But the consequences of misbehaving positive feedback loops can be much more severe than a flurry of unwanted ads. Aydemir demonstrates how the use of crime AI can contribute to much larger problems, such as over-policing. Less affluent areas are more policed, and so more arrests are made in these areas. Arrests are used as a statistical proxy for crime, so more arrests mean more police, and so on.

Pfeil suggests that similar questions exist around privacy and fairness. We can expect a shift in the legislative processes for algorithms. It’s already beginning in regulated sectors, and it’ll likely spread to the rest of the economy with the rising tide of digitization.

The law represents a practical moral minimum — ethics approximates something closer to the moral maximum. On issues of fairness, the law is far behind seeing — let alone addressing — advancements in machine learning, and it may never actually reach parity. But, at some point, the law will definitely reach where we stand now. We already see the impact of privacy legislation on organizations around the globe. According to Pfeil, Europe has already started looking at regulating algorithms and outcomes.

Challenges to Fair AI

Pfeil also expands on how data ethics addresses some of the challenges facing the development of fair AI today. One of these challenges is encoding. She details an example from the credit sector, where income is a valid tool for determining the viability of credit — yet income encodes so much of a society’s bias. On an individual credit application, income level is imperative. At scale, on the level of populations, it’s not a fair attribute.

AI’s ability to scale is a challenge facing data scientists. Asking ethical questions at all stages of the machine learning pipeline will help to ensure fair algorithms.

Pfeil also aims to solve the even deeper problem of explainability, which has ballooned beyond the scale of human comprehension. Somewhat worryingly, the field of AI often treats inquiries about how with what seems like a shrug and a reference to a black box. Pfeil says that explainability and transparency are basic tenets of AI ethics. She describes the problem of explainability as caused by AI’s young age. It will develop over time, but for the moment, it remains a challenge to explain certain decisions AI makes.

Building Ethical Data Solutions

Because it remains difficult to quantify the impact of our actions — even if we weren’t striving for an ethical solution and instead settled for a biased outcome — we should be careful to examine our data inputs carefully for biases. What can we do before we’re forced to do something?

As in everything else in business, we need a plan, and our diagnostic triage should begin with privacy. At the most basic level, we need to remain clear of the legal consequences of only loosely adhering to privacy regulations.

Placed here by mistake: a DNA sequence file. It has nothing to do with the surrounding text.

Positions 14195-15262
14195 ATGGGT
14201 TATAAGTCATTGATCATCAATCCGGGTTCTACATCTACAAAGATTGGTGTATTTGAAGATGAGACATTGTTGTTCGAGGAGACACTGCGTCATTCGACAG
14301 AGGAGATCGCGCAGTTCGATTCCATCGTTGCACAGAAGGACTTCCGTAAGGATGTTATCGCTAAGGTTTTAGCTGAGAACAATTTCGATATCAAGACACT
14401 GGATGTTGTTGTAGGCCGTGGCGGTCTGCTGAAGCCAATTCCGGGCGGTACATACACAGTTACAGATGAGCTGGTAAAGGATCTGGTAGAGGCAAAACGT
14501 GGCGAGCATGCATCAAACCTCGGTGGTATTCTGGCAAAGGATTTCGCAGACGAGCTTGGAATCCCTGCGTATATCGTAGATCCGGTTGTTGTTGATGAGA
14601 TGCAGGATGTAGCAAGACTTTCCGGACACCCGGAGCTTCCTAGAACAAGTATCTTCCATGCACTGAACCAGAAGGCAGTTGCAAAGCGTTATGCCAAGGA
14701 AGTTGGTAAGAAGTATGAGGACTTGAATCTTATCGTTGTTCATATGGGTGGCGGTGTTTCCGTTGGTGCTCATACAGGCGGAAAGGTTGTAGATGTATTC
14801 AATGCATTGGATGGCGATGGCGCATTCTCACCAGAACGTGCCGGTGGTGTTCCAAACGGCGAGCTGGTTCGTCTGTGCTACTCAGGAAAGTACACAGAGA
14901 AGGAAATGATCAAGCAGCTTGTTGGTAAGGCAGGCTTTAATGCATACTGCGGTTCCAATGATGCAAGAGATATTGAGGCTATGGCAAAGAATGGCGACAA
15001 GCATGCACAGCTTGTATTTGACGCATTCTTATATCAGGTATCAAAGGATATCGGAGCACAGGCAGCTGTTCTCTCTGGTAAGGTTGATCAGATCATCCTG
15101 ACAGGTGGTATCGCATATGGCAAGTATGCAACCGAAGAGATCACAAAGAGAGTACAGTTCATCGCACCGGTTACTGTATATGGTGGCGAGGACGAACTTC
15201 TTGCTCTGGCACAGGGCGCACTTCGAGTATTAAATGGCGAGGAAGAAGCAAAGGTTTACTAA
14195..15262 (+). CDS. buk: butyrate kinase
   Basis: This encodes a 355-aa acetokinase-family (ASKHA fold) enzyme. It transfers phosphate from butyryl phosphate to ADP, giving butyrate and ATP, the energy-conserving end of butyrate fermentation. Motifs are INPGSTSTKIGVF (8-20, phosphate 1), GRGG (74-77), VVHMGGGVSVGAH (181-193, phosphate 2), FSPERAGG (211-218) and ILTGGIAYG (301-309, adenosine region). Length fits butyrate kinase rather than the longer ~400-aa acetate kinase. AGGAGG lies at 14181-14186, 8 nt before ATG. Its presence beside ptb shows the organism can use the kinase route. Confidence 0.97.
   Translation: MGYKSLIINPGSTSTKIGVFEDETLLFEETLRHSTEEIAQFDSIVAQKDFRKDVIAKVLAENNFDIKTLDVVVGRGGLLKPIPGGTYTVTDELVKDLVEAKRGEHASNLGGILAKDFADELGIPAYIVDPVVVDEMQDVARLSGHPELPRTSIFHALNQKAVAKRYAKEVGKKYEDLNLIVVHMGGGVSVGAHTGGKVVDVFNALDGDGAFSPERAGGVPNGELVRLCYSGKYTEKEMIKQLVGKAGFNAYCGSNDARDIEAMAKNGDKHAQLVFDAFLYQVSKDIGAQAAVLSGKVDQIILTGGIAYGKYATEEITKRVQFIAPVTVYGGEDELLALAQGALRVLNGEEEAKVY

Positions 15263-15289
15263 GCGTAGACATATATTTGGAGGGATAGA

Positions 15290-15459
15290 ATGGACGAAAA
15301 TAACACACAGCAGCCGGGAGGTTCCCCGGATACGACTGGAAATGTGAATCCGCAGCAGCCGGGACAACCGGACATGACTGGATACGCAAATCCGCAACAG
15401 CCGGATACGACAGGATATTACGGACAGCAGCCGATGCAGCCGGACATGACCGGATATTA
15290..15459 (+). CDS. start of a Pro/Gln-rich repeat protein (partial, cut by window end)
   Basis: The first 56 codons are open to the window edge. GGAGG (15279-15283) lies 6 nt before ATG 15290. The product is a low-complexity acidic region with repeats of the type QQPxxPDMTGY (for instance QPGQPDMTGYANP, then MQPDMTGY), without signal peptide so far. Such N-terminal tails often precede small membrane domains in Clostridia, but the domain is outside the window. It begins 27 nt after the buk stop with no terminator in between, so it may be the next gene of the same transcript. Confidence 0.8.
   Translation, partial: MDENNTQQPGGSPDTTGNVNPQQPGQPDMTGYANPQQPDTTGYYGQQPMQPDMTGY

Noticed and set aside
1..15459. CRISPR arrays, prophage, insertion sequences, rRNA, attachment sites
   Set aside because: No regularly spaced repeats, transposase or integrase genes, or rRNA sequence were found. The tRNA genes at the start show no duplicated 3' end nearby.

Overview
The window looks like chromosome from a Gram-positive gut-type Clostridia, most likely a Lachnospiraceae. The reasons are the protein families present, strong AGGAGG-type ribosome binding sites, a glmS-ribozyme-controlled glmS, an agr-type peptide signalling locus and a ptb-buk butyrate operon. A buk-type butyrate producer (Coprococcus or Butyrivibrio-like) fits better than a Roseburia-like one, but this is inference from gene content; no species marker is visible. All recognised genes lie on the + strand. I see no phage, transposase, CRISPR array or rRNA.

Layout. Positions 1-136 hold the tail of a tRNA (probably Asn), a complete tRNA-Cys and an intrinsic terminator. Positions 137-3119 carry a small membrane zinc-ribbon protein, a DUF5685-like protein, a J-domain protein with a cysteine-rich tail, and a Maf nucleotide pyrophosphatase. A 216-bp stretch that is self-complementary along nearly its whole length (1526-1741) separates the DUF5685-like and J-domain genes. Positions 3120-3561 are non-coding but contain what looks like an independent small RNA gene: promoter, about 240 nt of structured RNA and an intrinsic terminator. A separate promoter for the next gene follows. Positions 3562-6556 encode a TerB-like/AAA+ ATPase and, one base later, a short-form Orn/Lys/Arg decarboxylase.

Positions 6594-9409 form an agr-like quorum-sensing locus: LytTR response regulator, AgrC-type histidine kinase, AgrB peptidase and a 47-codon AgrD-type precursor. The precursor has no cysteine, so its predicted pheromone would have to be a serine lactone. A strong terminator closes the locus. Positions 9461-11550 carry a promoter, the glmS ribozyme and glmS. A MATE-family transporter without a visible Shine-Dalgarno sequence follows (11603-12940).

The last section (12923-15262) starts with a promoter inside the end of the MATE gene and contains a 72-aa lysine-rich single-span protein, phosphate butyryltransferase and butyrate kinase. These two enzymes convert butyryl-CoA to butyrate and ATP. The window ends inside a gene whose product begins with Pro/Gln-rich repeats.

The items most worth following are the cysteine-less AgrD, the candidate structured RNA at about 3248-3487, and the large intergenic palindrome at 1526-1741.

We can start by making sure that we analyze the attributes we use as inputs for our models, examining them carefully for bias. They should have a justifiable role in a business decision and not exist as proxies for protected attributes. We can minimize secondary effects of all kinds by simply ensuring that we only use attributes we deem critical to our business.

We can also employ adversarial methods to debias our models. This variation on the use of generative adversarial networks lets us maximize our chosen metric — in most cases, accuracy — while also maximizing the adversary model’s confusion and stifling its attempts to guess the protected attribute. This approach creates solutions that are not only fair, but also resilient against efforts to reintroduce bias by malicious parties.

Our diagnostic triage should then test our transparency and explainability: If we can’t explain an outcome, the model doesn’t stand up to ethical scrutiny.

Transparency could take one of a few forms, but a relatively straightforward and balanced solution would be to help users understand the top five contributors to a decision. This gives us good insight into the biases that we may be affected by, without the burden of creating experts on linear regression and decision tree ensembles out of the general public. And, if we’ve constructed our systems correctly, those biases should be amenable with a simple notification from the user, stating that the predictions served to them were incorrect.


Above all, let’s always keep in mind that we should strive for the moral maximum. The law is, almost universally, a lagging indicator of the ethical course of action.

At this time, that course of action is to build awareness of ethical issues and ensure we can measure our outcomes against ethical expectations. Let’s establish a culture where our data scientists can explain their outcomes and the reasons our models make the decisions they make.

Watch the Data Brew Podcast to learn more about data ethics for your organization.